Celebrating Mentors

I've been fortunate to have some amazing mentors in my life.  People who support, encourage and have a lot to teach me about life, business and professionalism.

You can learn a lot by surrounding yourself with people you admire.  People who have experience to share or people whose greatest talents are being encouraging and supportive.  Maybe your mentor is a person you've known for a long time.  Maybe it's someone you've never met, but who offered just the right advice at the right time. 

Since we're celebrating mentors this week, I'd thought I would share with you some of the things I've learned from some wonderful professionals who took time to help me on my journey to publication.

From the first publishing professional to read my work:  Keep at it.  Publishing is not a pipe dream.  Books sell every day.  Finish the book.  Revise it.  Keep trying.

From the first agent to request my work:  Use internal reactions to up the tension in first person narration.  Now take out three stage directions (i.e. smiles, nods, foot tapping) and add one more internal reaction.  (Try this- and watch your manuscript come alive!).

From an agent who ultimately passed:  a novel needs more than a series of great scenes.  There must be a payoff in the final scenes.  Make sure your climax involves your central characters and central conflict.  (In retrospect this seems obvious, but trust me when I say I needed to hear this).

From the agent who is now my agent:  Telling can be good when it draws us into the narrator's head and helps us experience the emotions and reactions as they happen. (Yes, I'm still working on the internal reaction bit!).

From one of my lovely editors:  Simplify story elements where you can.  An action packed plot might be entertaining, but its the emotional truths that stay with readers.

From an author I "know" through Twitter:  be kind, friendly and approachable.  It means a lot.

From a fellow Muse:  Let your unique voice come through in your writing.  Incorporate personal experiences and funny anecdotes. Let the occasional goat puppy come out in your writing.  Stay positive.  The pay off will come.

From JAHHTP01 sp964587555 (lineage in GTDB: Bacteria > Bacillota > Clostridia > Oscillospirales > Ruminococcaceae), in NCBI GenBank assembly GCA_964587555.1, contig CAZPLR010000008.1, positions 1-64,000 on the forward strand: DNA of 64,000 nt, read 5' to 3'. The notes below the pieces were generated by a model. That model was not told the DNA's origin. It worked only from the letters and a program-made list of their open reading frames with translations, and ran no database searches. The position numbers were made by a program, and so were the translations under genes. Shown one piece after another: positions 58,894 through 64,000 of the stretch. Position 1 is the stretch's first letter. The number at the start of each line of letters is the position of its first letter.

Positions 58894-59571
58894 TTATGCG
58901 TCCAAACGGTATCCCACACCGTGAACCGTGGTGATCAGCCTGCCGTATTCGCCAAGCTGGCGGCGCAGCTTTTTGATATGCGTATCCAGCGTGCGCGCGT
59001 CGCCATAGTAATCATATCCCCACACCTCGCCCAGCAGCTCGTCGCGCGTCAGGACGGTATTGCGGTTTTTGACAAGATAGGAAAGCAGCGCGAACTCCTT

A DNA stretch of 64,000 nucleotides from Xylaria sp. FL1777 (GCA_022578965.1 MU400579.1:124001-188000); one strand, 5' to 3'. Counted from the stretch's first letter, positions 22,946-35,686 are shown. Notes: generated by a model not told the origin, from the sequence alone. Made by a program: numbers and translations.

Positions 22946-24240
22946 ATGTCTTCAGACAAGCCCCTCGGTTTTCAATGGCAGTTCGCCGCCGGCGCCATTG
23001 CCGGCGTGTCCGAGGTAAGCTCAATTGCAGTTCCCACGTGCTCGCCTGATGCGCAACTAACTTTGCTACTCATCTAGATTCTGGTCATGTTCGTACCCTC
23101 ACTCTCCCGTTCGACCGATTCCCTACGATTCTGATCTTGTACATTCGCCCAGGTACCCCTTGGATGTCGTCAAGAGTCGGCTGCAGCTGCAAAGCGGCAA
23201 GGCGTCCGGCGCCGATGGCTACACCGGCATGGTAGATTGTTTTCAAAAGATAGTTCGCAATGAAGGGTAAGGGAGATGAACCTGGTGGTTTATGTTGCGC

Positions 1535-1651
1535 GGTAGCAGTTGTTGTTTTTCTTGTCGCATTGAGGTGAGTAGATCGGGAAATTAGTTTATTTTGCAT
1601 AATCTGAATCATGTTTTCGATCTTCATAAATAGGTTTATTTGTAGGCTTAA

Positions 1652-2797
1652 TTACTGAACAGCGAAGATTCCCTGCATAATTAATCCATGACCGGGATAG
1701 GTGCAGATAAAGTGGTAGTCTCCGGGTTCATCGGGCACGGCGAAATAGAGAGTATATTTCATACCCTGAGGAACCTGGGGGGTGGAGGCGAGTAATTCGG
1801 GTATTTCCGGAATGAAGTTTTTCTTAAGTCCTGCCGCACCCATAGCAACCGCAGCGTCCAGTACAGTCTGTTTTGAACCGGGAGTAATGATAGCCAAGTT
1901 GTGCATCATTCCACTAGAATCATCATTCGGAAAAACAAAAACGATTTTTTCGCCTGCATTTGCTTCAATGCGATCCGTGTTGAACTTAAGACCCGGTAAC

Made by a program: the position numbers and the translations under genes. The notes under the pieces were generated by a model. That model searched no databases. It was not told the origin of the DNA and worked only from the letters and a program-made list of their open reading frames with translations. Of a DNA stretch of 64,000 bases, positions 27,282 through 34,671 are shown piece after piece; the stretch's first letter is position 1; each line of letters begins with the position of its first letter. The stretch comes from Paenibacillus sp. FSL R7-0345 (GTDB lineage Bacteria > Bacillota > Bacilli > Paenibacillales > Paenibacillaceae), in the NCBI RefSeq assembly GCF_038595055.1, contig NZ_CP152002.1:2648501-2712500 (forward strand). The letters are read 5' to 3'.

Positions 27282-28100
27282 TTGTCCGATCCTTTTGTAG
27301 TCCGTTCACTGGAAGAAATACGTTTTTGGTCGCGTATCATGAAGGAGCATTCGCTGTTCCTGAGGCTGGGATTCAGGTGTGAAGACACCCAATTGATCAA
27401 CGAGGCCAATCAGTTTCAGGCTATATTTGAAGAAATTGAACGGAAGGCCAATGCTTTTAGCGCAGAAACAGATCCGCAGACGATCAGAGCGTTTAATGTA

From another Muse: Pay attention to details.  Get your facts straight and lend credence to everything you write.  It's worth the time to make your story authentic.  It's worth the time to find just the right word.  Readers will appreciate it even if they have to crack open a dictionary now and then.

From yet another Muse:  Be fearless even when you're afraid.  Write the book of your heart and then let it go.  Then write the next one.  Take risks.  Write from a boy POV.  Find the joy in the work even when the work is hard.

From another YA Muse:  Be disciplined.  Wake up two hours early every day and WRITE.  Embrace the process.  Feed your addiction.  Write something no one's ever seen before and own it.  Find humor in all of it.

One of the wonderful things about publishing for children is how supportive and approachable the community is as a whole.  Mentors are everywhere.  Seek them out.

Then soak it all in.  It's all a work in progress. 


"Seek them out" is such great advice. I contacted a favorite author of mine once and flat out asked for critique (in a nice, polite manner, of course--but still pretty brazen for me--way outside my comfort zone). I was given a phone appointment and valuable critique on my WIP. You just never know, right?

Great advice...it's amazing to me all the people along the way who help us grow in this craft. I'm going to focus on the being fearless even when you're afraid piece for the book I'm working on now. Thanks for an awesome post! :)

PB, wow that's pretty amazing. I don't think most authors would go this far, but what a fantastic opportunity.

Elissa, I love your new picture! And I'm always working on the fearless part.

Thanks V!

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